I never was one to keep a diary or a journal. As a kid, it never felt secure enough to actually write my true thoughts and feelings. As a young adult, I struggled because if I was having a bad day, I didn’t want to dwell on it on paper, or to record bad thoughts and feelings that I figured were better cleared away and replaced with positivity.
But now, while I am not actively choreographing as often (which has always been my foremost avenue for artistic expression), I am finding that my art journal and my blogs are becoming very useful creative outlets.
It’s not just about recording or reporting events. I sometimes vent my frustrations in my art journal, but no one else has to see that. And I am careful not to use the blogs that way, because it just seems offensive and juvenile.
But words, like paint, like dance, can express emotion, build story, and create image. I find an idea that inspires me, and the words to paint the idea creatively and encapsulate it into a work of art. It’s the same process as painting or drawing or choreographing.
I certainly don’t mean to say that I am a great writer….or painter….or choreographer. Merely that I enjoy using words and color and dance to express and explore and make sense of the world around me and the landscape of my own heart and mind.
Watched a group of dancers improv this afternoon. It is always such a treat to watch dancers BEING artists in the moment.
Dance is unique among the Arts, because a dancer is a dual mode creature. We are Athletes, working out all the time, improving and refining technique, focusing on details. We are also Artists, with a need to express and our own bodies are our medium.
Some of us are more naturally Athletes and must learn to let our inner Artist emerge, and some of us are naturally Artists and we must work to acquire and maintain the discipline and diligence of Athletes.
Watchin Improv is different from watching choreographed dance. In improv, the Artist and the Athlete unite, and the dancer is not doing, but being. There is a Truth to improv, in which a dancer has no choice but to share her soul. It is open and raw and organic and real.
As a choreographer, I have always loved watching improv as a way to choose dancers to work with. I get to see not only what they can do, but who they are. I like to know who I am working with. I get the most fulfillment out of creating Art on living breathing changing growing responding real persons.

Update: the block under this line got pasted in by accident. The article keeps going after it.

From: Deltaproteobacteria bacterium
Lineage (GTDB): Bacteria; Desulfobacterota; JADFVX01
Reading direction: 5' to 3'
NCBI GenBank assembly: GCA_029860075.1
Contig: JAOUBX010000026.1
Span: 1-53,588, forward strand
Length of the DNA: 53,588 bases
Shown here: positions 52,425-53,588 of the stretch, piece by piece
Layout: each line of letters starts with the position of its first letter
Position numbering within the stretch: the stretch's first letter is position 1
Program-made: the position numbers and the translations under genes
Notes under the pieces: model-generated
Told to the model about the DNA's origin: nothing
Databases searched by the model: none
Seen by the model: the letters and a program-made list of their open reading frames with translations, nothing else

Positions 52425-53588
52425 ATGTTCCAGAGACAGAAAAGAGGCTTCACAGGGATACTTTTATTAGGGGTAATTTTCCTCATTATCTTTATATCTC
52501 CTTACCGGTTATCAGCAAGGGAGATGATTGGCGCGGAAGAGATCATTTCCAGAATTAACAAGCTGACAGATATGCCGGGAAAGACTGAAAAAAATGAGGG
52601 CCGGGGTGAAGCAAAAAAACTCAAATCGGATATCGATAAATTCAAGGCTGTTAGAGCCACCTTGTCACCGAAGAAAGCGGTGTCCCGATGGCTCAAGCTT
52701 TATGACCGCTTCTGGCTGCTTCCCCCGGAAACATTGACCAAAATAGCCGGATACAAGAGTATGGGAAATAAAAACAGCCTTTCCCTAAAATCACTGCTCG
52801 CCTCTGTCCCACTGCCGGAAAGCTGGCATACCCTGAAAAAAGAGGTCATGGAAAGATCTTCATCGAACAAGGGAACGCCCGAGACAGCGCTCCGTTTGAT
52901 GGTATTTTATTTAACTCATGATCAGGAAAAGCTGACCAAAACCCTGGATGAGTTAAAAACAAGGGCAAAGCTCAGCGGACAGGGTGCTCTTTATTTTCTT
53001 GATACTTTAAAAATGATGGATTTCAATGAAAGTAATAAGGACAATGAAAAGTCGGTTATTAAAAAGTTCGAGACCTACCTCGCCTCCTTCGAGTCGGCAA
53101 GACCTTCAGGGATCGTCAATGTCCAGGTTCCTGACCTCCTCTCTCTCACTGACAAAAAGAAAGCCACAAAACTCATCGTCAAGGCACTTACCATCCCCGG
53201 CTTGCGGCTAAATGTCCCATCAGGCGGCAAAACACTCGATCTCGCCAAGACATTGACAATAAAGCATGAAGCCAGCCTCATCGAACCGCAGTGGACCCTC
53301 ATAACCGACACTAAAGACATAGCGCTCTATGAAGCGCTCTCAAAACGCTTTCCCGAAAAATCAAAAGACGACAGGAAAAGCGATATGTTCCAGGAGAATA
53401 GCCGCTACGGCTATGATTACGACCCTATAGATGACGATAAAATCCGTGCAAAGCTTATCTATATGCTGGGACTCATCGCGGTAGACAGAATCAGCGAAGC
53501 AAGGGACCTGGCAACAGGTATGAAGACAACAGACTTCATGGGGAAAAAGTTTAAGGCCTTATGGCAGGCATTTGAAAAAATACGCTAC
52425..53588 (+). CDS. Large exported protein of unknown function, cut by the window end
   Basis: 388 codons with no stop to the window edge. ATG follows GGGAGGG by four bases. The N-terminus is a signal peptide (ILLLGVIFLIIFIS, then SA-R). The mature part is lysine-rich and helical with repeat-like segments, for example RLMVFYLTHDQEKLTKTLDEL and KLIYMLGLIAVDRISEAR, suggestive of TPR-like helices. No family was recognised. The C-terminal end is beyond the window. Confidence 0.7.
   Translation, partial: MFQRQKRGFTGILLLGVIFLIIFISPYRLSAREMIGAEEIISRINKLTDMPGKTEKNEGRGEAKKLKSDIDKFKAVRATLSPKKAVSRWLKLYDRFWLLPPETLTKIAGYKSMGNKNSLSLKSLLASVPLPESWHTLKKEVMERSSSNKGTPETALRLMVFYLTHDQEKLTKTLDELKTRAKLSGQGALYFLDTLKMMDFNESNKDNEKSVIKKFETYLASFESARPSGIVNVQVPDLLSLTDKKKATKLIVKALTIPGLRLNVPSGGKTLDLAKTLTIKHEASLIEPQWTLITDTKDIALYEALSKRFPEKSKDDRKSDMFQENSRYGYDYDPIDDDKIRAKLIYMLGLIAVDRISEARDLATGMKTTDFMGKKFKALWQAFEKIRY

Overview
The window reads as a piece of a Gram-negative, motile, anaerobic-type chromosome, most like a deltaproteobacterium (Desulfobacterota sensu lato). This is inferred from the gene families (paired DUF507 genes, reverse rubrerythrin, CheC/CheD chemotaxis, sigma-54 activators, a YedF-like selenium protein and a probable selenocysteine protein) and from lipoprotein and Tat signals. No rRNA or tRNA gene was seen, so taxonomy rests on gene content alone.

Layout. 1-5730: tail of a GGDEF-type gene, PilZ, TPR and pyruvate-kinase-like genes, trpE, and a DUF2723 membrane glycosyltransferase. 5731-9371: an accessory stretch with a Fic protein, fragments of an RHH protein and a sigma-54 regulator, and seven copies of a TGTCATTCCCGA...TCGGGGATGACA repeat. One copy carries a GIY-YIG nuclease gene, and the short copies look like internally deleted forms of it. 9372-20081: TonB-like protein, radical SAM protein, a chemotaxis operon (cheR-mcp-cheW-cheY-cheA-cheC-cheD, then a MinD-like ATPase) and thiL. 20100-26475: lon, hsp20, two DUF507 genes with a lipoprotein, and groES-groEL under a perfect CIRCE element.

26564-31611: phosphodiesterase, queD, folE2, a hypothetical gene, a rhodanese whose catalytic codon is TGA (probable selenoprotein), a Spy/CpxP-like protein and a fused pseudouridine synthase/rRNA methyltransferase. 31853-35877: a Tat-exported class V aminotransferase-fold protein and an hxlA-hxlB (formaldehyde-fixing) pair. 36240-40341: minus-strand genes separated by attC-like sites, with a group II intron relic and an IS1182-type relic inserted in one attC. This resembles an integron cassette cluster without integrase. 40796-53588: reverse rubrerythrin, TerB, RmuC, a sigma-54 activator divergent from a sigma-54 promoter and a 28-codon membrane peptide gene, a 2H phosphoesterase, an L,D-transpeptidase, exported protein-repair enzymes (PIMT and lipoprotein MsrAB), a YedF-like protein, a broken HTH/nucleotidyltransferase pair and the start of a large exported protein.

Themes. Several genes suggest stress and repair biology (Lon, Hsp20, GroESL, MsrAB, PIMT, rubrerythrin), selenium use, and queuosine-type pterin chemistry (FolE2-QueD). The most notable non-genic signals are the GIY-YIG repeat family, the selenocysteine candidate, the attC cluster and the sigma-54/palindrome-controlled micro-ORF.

Imagine what painting would be like if the paint were actually alive, with feelings and opinions, and moods?
St Sophia was from Italy, and was martyred in the second century. Her daughters were ages 12, 10 and 9 when they we brought with their mother before the Emporer Hadrian for the crime of being Christians. Sophia was tortured by being made to watch each of her daughters being questioned, tortured, then beheaded, from oldest to youngest.
Sophia and her daughters could have avoided their totures by renouncing Christ, but they knew that an eternity with Christ is not worth sacrificing for anything here on earth. Therefore, the girls endured with radiant faith and the mother offered them encouragement, knowing that God’s love for them is greater by far than even a mother’s love.
Sophia buried her daughters outside the city and mourned and prayed at their Graves for three days. She fell asleep in the Lord at their graves.
The girls names were Pistis (Faith), Elpis (Hope) and Agape (Love). The name Sophia means “wisdom”.
The daughters bravely endured physical torture and death, numbering them among the many Christian martyrs. Their mother’s torture may not have shed her own blood, but her torture was immense, having her heart ripped from her chest by watching the deaths of all three of her young children.
St Sophia, teach me to love Christ as you do. Teach me to love my children as you do, not with the selfish love of this life, but with the immeasurable Godly love that will lead them always to Christ.
St Sophia and her daughters are commemorated on September 17th in the Orthodox Christian Church.
Is there someone in your life, or the life of your child, who has made a significant impact? Maybe a teacher or some other mentor? A boss? A co-worker?